Daljit Nagra: Exploring Britishness

Life after Look We Have Coming to Dover! has changed dramatically for me. I moved house twice, I got married and I have two young daughters. In addition, I work just two days at school because of all the poetry work I have been getting over the past few years. I attribute all these changes to my Dover collection of course for books are truly life changing!

A few months after my first collection came out, in February 2007, I was awarded an Arts Council grant and I used this partly for research purposes. I went to the old seat of British power in India, Calcutta, and then off to Darjeeling. I wanted to see where the British Empire originally was and then I wanted to fast-track the journey from the burning heat of Calcutta to the cool of Darjeeling the English would take over the hottest months of the year.

Tippoo Sultan’s Incredible White-Man-Eating Tiger Toy-Machine!!!


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Some of the poems seem to have sprung from very personal experiences, in particular because of my relationship with and marriage to a ‘white’ woman. I’ve been particularly intrigued by responses to our two daughters by family who have tried to appreciate the value of cultural mixing and in what ways children can be specifically Indian and English in behaviour. Some of this is explored indirectly in a few poems.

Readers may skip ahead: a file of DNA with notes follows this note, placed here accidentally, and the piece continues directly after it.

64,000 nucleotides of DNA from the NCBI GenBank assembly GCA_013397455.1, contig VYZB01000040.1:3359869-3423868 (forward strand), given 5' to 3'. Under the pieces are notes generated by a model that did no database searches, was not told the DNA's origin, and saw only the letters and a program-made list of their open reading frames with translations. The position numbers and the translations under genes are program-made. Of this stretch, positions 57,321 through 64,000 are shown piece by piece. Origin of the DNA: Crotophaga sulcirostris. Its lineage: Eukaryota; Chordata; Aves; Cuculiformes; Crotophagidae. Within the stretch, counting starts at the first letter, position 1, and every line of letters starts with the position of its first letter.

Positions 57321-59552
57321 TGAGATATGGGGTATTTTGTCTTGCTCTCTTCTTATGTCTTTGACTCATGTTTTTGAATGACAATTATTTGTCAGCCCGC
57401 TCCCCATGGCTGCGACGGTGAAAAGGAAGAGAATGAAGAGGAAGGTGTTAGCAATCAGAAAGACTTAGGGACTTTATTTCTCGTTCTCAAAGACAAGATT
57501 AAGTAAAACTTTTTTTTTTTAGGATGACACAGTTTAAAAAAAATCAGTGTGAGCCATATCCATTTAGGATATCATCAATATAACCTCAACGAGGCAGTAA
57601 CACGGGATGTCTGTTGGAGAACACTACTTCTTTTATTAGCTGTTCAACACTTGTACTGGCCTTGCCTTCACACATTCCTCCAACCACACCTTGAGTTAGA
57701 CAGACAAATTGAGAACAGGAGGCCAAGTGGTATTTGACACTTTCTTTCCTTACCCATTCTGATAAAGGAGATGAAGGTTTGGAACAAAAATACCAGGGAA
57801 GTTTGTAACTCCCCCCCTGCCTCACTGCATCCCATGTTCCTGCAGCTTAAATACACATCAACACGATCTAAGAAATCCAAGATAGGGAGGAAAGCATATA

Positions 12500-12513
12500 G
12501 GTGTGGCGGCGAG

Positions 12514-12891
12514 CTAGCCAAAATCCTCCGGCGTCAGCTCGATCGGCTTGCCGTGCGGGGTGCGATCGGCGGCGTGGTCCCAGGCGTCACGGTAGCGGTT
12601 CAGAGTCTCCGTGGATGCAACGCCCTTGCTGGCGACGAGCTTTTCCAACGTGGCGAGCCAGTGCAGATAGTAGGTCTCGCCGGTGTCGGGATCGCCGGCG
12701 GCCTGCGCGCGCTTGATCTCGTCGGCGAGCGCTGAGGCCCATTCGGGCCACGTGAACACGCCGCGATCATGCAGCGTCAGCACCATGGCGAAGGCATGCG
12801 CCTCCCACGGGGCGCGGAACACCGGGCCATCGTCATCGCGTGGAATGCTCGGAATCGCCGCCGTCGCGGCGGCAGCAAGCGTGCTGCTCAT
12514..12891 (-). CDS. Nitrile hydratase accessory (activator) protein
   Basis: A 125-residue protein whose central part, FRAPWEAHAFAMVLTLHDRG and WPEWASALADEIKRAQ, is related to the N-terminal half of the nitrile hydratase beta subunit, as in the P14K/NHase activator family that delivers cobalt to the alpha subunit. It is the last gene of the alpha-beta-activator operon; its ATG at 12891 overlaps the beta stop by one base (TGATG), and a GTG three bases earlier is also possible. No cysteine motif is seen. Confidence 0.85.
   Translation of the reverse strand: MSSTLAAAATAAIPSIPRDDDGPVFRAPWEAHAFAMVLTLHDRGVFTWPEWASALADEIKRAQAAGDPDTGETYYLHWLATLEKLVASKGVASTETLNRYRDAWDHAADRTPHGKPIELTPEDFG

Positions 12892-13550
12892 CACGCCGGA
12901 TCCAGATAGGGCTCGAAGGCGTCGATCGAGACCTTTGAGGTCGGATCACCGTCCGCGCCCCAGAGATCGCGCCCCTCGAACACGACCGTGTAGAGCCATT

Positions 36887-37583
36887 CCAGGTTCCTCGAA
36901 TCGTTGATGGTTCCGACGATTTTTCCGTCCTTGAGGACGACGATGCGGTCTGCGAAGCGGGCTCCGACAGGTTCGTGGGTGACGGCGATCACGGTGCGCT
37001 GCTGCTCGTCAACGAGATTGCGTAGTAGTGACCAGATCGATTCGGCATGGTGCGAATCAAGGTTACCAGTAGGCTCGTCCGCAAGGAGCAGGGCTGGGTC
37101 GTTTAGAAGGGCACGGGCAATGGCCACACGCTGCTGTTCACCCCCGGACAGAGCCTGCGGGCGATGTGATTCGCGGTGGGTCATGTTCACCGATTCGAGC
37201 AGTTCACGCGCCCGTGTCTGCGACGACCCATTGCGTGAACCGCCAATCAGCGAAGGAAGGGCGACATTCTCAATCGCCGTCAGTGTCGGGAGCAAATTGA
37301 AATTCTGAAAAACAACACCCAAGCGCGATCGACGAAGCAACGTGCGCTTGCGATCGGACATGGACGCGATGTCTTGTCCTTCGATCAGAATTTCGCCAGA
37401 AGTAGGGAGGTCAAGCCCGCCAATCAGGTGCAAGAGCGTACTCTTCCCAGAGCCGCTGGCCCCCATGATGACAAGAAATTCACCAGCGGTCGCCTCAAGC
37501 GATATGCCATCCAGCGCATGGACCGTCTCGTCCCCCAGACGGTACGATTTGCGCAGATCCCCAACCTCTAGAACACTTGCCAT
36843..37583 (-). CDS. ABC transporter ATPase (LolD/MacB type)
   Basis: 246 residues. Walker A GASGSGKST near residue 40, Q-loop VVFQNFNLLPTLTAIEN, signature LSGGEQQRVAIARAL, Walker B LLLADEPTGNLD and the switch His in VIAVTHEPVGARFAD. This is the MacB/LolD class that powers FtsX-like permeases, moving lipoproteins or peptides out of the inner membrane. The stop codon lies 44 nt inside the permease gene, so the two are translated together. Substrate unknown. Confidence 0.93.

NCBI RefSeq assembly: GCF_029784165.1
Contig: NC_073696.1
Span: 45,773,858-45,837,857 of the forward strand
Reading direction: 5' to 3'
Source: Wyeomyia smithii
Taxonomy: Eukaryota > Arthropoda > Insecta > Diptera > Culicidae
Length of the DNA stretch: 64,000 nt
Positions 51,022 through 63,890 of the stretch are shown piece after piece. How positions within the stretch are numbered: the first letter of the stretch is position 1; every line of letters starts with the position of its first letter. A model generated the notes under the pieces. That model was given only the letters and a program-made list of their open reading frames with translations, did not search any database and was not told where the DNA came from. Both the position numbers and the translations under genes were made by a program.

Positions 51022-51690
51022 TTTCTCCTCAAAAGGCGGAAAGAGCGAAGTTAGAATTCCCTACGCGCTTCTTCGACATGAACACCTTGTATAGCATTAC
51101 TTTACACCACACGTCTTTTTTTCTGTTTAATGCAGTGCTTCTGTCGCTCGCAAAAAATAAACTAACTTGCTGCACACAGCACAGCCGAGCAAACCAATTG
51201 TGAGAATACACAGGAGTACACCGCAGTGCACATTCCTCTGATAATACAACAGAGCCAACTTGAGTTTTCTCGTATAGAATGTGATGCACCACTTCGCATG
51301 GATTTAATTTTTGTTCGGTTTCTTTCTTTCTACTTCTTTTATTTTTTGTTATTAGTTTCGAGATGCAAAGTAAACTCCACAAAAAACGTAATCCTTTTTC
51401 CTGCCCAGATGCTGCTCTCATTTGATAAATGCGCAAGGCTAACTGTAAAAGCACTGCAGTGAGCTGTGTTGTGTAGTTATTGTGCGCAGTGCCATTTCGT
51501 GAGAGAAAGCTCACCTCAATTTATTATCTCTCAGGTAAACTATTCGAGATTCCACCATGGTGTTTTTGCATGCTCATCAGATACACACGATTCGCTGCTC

Mostly though I think I’ve been consciously trying to explore the state of modern Britain from the perspectives of my characters. I tend to allow language to create a sort of voice for a character and then I imagine what they think about things and allow them to speak freely. I try and keep my judgements out of my characters perspectives, as much as is possible anyway. In the case of one poem, School Daze Woz the Best Daze!? I found the speaker attacking other students, teachers, the sonnet form, I had put him in, and the reader. There is some repulsive language in the poem but I had to allow the speaker his turn once he had started. I am so pleased Faber allowed this hideous poem to go into print.

As part of my exploration of Britishness many key figures are explored or touched upon: queens such as Victoria and the two Elizabeths, Duke of Edinburgh, Cliff Richard, John Simpson, Winston Churchill and John Bull to name but a few. Some of these are treated comically but most with a grown up attitude, the latter has been a strange experience for me as I have avoided being flippant!

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